A screnshot from Frisco's Amazon bid video.
A screenshot from Frisco's Amazon bid video, "Frisco is Primed for #HQ2". City of Frisco/Youtube

Why are small, long-shot cities, who on the surface don’t seem to meet at least one of Amazon’s threshold criteria, putting their hats in the ring?

This September, Danbury, Connecticut’s mayor and Frisco, Texas’s, mayor both released videos asking a charming, robotic personal assistant variations of the same question: “Alexa, where should Amazon HQ2 go?” To Danbury’s Mayor, Alexa says, obediently, “Danbury, Connecticut.” To Frisco’s, Alexa declares “Frisco.”

Other larger cities subsequently co-opted the same stunt, but Danbury and Frisco are bound by a unique sort of competitive spirit: in the quest for Amazon’s second headquarters, they’re long-shot bidders.

When Amazon announced its search for a city to host HQ2, it also released a detailed Request for Proposals, which included criteria such as minimum population and community fit. But many small to mid-sized cities who, on the surface, don’t seem to meet at least one of these threshold criteria—like Danbury and Frisco, but also Dayton, Virginia Beach, Hartford, New Haven, and Kansas City—have announced plans to enter the competition, too. The list of long-shots includes cities whose populations fall well below the one million Amazon desires; others whose nearest airport is hours away, to say nothing of international connectivity; and others whose transit systems are years out of date.

Assuming a glass-half-empty certainty is a mistake, say some mayors, economic developers, and consultants. Ineligibility is not a foregone conclusion, even if it looks that way on paper. In fact, some small cities are joining with others to form regional bids that get them closer to Amazon’s criteria.

But making a competitive offer can be a major drain on resources, particularly for smaller cities. So what’s in it if they don’t win it?

All publicity is good publicity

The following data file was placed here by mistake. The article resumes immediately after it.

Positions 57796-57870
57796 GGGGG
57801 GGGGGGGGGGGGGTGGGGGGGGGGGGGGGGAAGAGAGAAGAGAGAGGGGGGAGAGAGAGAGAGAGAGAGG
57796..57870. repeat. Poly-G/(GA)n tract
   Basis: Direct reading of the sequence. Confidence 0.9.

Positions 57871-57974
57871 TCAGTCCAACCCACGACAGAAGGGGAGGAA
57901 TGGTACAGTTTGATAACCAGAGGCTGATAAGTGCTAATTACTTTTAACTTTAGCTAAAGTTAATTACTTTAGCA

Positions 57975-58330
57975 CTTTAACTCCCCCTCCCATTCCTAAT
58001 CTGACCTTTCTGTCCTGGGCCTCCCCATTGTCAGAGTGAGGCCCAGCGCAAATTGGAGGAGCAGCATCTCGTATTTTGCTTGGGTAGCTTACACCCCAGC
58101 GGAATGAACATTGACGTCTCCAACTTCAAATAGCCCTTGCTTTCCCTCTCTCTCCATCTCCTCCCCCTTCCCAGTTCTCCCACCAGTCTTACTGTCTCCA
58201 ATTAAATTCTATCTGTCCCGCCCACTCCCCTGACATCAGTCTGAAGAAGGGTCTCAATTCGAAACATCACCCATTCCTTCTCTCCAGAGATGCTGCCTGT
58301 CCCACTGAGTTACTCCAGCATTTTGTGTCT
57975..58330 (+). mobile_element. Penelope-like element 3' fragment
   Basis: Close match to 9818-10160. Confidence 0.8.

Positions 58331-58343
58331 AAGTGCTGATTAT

If nothing else, a bid means immediate, and sweeping, media coverage. Mayors and economic developers have launched viral video campaigns, wrangled football owners to deliver quippy catch-phrases, constructed and scattered enormous brown Amazon boxes around their cities, and begged Amazon to give them a shot, any shot—all very publicly.

“The HQ2 project has become the darling of the 24/7 business news cycle,” says John Boyd, site selection consultant at Boyd Company Inc. “It’s an opportunity for small cities to promote themselves—they can laud their advanced degree programs, transit-oriented developments...to the economic development market in a high-profile way.”

After Tucson sent Amazon a saguaro cactus, the company responded directly to the city on Twitter (saying they ultimately could not accept gifts, “even really cool ones,” and donating it to a museum). After Frisco released a “Frisco is Primed for HQ2” video that was effectively an advertisement for the city, the mayor of Frisco told CityLab he got positive feedback straight from Amazon representatives.

It’s that kind of personal connection with the company that could lead to other backchannel deals, says Boyd. “Amazon could put a fulfillment or a back-office facility [in a small city], or they could encourage their mid-size vendors to move there,” he says. Amazon is in communication with most of the major manufacturers in the United States, many of whom might build headquarters of their own—putting your city on the map could mean a spot on the short list, says Boyd.